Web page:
‘Life is Complete with Family, Friends and Food’
Many of our favourite memories are intertwined with family, friends and food. Do you find you remember that impromptu get together, special celebration or holiday by who was there, the setting or the food? For me it is a combination of all three.
I love the ease of serving platters when I entertain. Sometimes I carefully plan my ingredients and at other times my platters evolve as I check out my fridge or pantry. I include cheeses, cold meats, fresh fruit, dried fruit and crackers or snaps. One of my favourite delicatessens to source high quality French cheeses, meats, and dried fruits is the Pork Ewe Delicatessen in Mayfield.
The genuine French product range includes cheeses, meats, oils, pastas, jams, confit and much more. The store has a unique style and the staff are either French or have spent some time in France. If you visit this store have a chat with the lovely ladies to hear their story.
The store has been offering Novacastrians quality foodstuffs for a couple of years and now also runs cooking classes. Do you aspire to create artisan food? These are the courses being offered over the next couple of months: Tapas Fiesta; Making Mozzarella; Hand Crafted Fresh Chorizo; and Hand Crafted Salami & Fresh Chorizo. I have not been to any cooking classes at Pork Ewe Deli yet but I really recommend boutique cooking classes to improve your skills. Cooking classes are a fun way to share your passion of food with others while honing or learning new skills.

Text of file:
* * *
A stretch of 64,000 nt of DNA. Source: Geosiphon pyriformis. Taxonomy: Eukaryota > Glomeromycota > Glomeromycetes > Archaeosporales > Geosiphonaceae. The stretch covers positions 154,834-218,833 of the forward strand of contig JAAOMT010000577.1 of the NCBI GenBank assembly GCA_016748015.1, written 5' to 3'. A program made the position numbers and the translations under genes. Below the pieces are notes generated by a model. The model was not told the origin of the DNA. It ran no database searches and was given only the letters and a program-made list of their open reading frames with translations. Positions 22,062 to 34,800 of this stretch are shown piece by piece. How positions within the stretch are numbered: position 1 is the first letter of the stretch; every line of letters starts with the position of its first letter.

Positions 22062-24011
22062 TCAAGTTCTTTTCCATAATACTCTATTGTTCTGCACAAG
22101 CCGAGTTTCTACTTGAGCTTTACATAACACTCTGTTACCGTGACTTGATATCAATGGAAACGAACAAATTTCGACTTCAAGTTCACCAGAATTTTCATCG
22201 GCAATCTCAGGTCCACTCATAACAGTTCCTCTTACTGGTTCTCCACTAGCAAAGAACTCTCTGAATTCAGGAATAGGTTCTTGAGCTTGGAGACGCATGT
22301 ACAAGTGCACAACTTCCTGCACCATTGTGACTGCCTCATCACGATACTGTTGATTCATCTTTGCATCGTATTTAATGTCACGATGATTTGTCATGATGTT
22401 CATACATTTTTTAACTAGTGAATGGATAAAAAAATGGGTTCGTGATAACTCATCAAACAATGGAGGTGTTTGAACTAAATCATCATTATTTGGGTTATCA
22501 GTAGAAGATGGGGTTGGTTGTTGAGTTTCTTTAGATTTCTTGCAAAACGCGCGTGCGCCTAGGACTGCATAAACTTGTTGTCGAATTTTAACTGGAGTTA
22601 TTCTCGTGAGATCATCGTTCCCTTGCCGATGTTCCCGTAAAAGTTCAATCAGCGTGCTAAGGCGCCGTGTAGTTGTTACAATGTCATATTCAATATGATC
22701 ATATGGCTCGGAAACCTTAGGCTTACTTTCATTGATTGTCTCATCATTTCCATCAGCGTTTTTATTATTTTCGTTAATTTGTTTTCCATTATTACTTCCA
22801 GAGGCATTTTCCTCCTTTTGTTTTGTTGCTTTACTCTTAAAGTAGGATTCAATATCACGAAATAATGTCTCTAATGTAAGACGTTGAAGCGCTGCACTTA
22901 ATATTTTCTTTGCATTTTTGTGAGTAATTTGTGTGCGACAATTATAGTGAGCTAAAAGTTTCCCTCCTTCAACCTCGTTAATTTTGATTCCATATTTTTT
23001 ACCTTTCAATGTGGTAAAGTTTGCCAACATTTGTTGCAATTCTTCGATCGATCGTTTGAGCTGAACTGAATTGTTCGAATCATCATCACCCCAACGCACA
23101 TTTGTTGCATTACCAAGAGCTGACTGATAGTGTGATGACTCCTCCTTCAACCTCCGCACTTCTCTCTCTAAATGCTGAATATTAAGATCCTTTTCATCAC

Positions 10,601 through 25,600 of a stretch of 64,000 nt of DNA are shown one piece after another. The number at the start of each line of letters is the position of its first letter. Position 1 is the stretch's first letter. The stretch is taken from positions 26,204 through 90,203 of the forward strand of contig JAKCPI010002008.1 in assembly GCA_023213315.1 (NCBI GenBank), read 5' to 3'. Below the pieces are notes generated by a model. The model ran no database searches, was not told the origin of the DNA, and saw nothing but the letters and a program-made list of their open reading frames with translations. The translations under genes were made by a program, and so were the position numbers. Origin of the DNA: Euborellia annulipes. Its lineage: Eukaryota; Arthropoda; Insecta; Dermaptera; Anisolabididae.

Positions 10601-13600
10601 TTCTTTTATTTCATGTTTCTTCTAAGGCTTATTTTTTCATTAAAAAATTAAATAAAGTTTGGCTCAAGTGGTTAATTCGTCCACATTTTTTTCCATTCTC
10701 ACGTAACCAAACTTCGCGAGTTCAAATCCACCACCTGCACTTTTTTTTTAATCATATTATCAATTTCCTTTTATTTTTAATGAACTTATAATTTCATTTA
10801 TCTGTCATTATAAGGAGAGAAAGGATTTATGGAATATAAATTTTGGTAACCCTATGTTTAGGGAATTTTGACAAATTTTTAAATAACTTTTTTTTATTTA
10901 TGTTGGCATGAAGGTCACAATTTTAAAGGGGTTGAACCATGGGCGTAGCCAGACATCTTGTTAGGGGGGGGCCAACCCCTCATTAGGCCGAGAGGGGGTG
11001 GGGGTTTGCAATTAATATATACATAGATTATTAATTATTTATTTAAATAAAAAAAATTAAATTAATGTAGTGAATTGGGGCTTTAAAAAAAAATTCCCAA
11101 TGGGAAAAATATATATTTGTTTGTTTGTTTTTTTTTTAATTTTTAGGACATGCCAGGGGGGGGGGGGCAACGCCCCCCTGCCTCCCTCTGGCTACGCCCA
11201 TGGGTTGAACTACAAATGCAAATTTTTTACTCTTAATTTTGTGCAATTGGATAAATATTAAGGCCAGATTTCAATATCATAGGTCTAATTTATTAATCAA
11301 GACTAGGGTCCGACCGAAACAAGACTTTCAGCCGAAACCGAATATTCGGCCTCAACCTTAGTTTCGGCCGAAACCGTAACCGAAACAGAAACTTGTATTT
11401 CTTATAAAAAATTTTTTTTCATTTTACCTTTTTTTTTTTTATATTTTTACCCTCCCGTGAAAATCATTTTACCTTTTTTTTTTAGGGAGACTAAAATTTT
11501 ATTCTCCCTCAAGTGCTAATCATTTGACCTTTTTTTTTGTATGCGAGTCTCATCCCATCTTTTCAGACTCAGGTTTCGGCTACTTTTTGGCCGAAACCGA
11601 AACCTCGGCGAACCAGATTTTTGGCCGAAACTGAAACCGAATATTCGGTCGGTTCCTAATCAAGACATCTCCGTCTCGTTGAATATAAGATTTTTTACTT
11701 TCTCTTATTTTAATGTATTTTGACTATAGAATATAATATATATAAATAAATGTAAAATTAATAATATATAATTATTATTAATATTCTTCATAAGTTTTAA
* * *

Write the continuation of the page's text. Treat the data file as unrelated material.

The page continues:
For the Deli’s full cheese and charcuterie menu check out the Pork Ewe Deli Menu
In France cheese platters are served at the end of the main meal and before dessert. These platters have only cheese on them. Do you know the French etiquette of cutting cheese when the plate is handed around? Follow these few tips you will not offend your French hostess or dinner guests.
- ‘A cheese plate is not an invitation to help yourself to some of everything. You’re meant to choose two or three at most.
- Each cheese begs to be sliced differently.
- For round cheeses like Camembert, cut a wedge starting in the center.
- For pointed cheeses, like Brie, cut diagonally from the point, to obtain an obtuse triangle (see, Geometry is useful!). The piece left on the plate will remain a triangle, albeit slightly askew.
- For rectangular cheeses with a rind, like Comté, slice through both rinds. Once the cheese is on your plate, remove the small pieces of rind from your piece with the knife.
- For wedge-shaped cheeses like Roquefort, cut neither at the thick end nor at the thin end, but through both lengthwise, so that you have a triangle.
- Take cues from your host; rules may vary depending on the family.’ (hints and tips by My French Life.org)
The gathering together and creating memories is something that we all can do for each other. Memories are indeed the thread of life. What is your next gathering… maybe it’s Anzac Day if you live in Australia. Will a cheese or meat platter be on your menu?
If you liked this post you might like Are You A Cheese Connoisseur and 5 Tips to get the Most from your Cheese. I’d love it if you also shared this post by clicking on the share buttons below. Join in the conversation on Facebook, Twitter or Instagram.
(This is not a sponsored post.)